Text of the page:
|Low/poor awareness level on climate change variability||96 (40.9)||18 (7.7)||11 (4.7)||1.4||5th||Low|
|Time consuming exercise/ practice||32 (13.6)||21 (8.9)||14 (6.0)||0.6||7th||Low|
Source: Field survey, 2016
WMS: Weighted Mean Score
Figures in parentheses are percentages
Table 6: Distribution of respondent by level of severity of constraints associated with the use of climate adaptation strategies.
This finding suggests that farmers sampled were able to identify all these afore-mentioned constraints as it affects the use of climate change adaptation strategies under arable crop production. More importantly the problem of inadequate production inputs is corroborated by Adesoji and Farinde  who reported that among problems hampering farmers arable crop yield is non-availability and non-affordability of agricultural inputs such as fertilizer, improved seeds, agrochemicals and tools. The variation in the level of severity of various constraints may be due to differences in their years of farming experience and their perception towards climate change as it affects arable crop production over the years. As these constraints affect the application of various climate change adaptation strategies, the arable crop yield would not be left out and likewise the household revenue of the farmers in the area. This is in line with Ole et al. , in their analysis of 9000 farmers in 11 African countries predicted falling in farm revenues with current climate scenarios.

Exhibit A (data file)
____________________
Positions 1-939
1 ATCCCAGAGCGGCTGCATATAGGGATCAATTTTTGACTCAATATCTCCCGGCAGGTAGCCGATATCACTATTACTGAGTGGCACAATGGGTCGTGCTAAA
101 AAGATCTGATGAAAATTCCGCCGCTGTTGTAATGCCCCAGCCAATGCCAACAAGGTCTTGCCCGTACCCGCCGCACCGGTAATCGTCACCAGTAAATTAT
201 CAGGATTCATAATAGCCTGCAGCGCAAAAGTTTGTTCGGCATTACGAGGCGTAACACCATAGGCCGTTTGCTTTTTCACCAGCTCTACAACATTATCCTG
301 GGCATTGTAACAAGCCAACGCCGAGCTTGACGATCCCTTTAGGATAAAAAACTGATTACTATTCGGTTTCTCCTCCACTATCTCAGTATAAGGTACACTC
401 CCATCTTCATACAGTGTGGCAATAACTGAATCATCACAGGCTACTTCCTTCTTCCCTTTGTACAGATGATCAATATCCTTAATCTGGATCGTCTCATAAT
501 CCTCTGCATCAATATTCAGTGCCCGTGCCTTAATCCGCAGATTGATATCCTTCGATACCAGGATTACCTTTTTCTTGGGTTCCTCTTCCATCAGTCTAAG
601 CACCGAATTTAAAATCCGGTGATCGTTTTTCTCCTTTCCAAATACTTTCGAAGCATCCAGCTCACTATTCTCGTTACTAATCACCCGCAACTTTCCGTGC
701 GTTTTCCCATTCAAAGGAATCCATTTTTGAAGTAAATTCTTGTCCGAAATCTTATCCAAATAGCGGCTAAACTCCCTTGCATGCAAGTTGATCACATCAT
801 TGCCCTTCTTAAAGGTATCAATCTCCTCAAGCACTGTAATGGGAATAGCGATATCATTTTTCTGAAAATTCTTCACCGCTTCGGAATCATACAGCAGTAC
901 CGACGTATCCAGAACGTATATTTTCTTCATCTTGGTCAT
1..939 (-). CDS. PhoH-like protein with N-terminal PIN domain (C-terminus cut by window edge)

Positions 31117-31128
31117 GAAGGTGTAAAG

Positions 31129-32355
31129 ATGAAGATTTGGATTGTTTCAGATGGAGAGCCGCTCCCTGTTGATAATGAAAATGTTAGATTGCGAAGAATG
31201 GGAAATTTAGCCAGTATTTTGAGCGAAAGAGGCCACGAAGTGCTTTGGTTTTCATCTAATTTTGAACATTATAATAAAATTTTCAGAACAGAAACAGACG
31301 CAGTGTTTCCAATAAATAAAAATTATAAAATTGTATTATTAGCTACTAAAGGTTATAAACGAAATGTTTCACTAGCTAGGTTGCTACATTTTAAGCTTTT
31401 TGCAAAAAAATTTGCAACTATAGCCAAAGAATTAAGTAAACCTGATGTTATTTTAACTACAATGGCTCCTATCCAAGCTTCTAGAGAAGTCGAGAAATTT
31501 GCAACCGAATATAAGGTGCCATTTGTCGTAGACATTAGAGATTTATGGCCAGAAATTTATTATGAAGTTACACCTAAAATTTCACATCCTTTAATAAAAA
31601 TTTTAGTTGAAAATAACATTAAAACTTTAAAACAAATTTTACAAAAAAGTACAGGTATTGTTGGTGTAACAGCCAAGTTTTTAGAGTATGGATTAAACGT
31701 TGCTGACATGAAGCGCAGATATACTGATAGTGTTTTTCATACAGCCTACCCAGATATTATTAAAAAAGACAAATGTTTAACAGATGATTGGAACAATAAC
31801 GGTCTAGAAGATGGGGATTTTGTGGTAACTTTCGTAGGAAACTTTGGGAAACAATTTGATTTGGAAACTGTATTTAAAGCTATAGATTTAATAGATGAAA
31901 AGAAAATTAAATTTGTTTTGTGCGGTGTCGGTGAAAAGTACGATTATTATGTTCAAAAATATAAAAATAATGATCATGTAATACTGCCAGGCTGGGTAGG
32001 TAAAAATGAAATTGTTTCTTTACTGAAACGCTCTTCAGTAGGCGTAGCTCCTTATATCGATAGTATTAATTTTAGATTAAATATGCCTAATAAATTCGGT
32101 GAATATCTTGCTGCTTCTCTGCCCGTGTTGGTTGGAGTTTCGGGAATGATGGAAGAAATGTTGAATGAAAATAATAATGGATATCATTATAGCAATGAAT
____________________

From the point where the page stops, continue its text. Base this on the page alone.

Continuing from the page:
Ordered probit analysis